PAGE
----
The One after the Big One: Phil Collins, … BUT SERIOUSLY

Thursday, February 15, 2018
The One after the Big One: Phil Collins, … BUT SERIOUSLY

In the late '80s and early '90s, a cloud of uber-Sincerity (with a capital S) wafted into the pop consciousness and conscience. It was a big cloud—some of the biggest artists in the pop pantheon were not content to merely entertain their audiences; they were also moved to deliver messages through their songs. Some found this cloying, perhaps even silly, but it was hard to beat some of the results—think of Sting's "Fragile" or "They Dance Alone," U2's "Bullet the Blue Sky" or "Silver and Gold," or Peter Gabriel's transcendent live performances of songs like "Biko."

This was not new in pop music—what would we have done without Marvin Gaye's WHAT'S GOING ON or Sly & the Family Stone's THERE'S A RIOT GOIN' ON (not an answer record to Gaye's, but it might as well have been)? Bob Dylan, John Lennon, the Clash, Public Enemy—the history of rock 'n' roll, of R&B and certainly of hip-hop, were full of songs used as statements, taking stances on the political and social issues of the day.

Phil Collins' entry into message music was a surprise; this was the NO JACKET REQUIRED guy; the "She Seems to Have an Invisible Touch-ay" guy; the guy that made up the word "Sussudio" and convinced millions of people singing it along with him. But in the fall of 1989, when he released "Another Day in Paradise" as the first single from his fourth album, … BUT SERIOUSLY, it knocked listeners for something of a loop. The "Against All Odds" guy was singing about homelessness and income inequality, and even admonishing listeners to "think twice" every time the chorus came around. The uber-Sincerity bug had bitten him, and bitten him good.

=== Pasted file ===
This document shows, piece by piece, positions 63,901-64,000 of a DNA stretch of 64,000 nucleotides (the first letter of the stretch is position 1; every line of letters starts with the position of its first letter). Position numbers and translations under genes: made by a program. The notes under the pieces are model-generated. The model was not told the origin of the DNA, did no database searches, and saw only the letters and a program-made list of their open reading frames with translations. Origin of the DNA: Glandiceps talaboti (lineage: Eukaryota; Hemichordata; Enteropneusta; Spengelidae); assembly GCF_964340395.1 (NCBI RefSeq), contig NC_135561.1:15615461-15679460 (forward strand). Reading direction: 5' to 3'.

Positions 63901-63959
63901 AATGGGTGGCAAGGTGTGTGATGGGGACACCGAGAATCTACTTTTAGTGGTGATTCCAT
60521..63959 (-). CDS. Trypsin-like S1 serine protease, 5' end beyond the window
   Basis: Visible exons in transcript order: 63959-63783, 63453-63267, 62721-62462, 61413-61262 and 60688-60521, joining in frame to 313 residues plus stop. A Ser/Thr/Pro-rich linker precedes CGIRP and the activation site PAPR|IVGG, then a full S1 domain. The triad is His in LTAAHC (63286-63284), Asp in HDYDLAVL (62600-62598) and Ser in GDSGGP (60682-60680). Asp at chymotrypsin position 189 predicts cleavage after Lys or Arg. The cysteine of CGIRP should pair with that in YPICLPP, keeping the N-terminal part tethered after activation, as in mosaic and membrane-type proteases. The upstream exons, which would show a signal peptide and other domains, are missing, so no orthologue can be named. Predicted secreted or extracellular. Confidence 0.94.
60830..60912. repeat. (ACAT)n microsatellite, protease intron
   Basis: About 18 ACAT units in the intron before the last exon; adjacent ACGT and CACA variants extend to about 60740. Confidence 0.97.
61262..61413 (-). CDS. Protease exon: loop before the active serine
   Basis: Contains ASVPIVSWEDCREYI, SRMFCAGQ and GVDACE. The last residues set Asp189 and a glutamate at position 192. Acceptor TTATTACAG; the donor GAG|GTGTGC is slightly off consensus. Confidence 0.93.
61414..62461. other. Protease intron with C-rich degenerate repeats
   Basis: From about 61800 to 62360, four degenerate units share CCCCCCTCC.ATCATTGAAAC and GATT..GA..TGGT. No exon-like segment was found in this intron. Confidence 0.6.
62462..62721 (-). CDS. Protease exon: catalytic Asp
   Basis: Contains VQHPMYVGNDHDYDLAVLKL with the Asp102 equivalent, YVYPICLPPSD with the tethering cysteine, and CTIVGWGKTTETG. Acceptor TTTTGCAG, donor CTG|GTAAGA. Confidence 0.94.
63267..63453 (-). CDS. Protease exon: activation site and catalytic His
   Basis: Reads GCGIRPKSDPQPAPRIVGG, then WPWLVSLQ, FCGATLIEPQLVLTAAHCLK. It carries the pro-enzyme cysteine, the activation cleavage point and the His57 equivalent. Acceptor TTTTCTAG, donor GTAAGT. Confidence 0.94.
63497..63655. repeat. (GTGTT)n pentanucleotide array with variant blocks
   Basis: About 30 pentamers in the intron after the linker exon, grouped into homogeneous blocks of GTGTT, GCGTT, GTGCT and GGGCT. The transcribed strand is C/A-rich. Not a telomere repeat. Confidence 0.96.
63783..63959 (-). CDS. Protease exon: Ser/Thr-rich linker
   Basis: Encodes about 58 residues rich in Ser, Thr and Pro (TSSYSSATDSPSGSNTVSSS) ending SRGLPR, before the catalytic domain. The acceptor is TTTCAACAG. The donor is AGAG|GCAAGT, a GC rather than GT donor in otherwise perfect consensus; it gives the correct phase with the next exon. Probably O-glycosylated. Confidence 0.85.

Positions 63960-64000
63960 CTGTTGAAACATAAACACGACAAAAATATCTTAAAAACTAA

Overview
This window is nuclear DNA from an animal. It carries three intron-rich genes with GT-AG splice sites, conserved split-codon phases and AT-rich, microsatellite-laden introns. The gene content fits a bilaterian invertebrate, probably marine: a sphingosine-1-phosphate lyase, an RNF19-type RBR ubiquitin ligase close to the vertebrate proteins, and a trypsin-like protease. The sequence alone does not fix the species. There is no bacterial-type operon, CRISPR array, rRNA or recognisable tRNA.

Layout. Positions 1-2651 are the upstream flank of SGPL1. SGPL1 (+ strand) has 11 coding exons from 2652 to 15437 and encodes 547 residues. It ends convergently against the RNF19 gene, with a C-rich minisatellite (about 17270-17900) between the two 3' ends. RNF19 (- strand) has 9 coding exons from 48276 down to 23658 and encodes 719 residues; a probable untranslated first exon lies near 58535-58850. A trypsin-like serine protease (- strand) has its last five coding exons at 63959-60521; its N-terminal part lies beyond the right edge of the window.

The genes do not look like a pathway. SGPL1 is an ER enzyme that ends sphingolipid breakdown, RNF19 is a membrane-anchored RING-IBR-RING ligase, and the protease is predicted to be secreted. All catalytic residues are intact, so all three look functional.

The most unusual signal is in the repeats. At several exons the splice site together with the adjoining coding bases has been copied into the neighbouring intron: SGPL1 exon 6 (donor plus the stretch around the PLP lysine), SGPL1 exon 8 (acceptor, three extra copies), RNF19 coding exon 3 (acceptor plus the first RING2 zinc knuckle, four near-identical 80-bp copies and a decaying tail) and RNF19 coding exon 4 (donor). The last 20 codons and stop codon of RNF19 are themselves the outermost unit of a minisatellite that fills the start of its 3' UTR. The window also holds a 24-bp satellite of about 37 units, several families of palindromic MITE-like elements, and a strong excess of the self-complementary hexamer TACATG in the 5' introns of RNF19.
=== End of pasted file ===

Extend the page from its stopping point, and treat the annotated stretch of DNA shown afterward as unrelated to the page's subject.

Of course, the song made a beeline for the top of the singles chart, because it was an exquisitely produced pop song and he was Phil Collins. …BUT SERIOUSLY featured more of the issues on Collins' mind, like apartheid ("Colours"), Northern Ireland ("That's Just the Way It Is") and friction between upper and lower classes ("Heat on the Street"). Collins' earnestness was doubtless authentic, but an entire record of such commentary would have just as doubtless disappointed a great many people

That's why Collins also supplied the album with relationship songs—his stock in trade outside of Genesis (and, increasingly, inside it as well). The transcendent "Something Happened on the Way to Heaven"—one of his four or five best solo moments—is present in all its brassy glory. Eric Clapton's wonderful guitar work on "I Wish It Would Rain Down" adds blues to Collins' pathos. "Do You Remember" is a classic Collins weeper, and "Find a Way to My Heart" surrounds its plea for connection with "Take Me Home"-like percussion.

…BUT SERIOUSLY might have seemed a bit heavy for the "Billy Don't Lose That Number" guy, but it shows Collins perfectly adept at addressing matters of the world as skillfully as he addressed matters of the heart.

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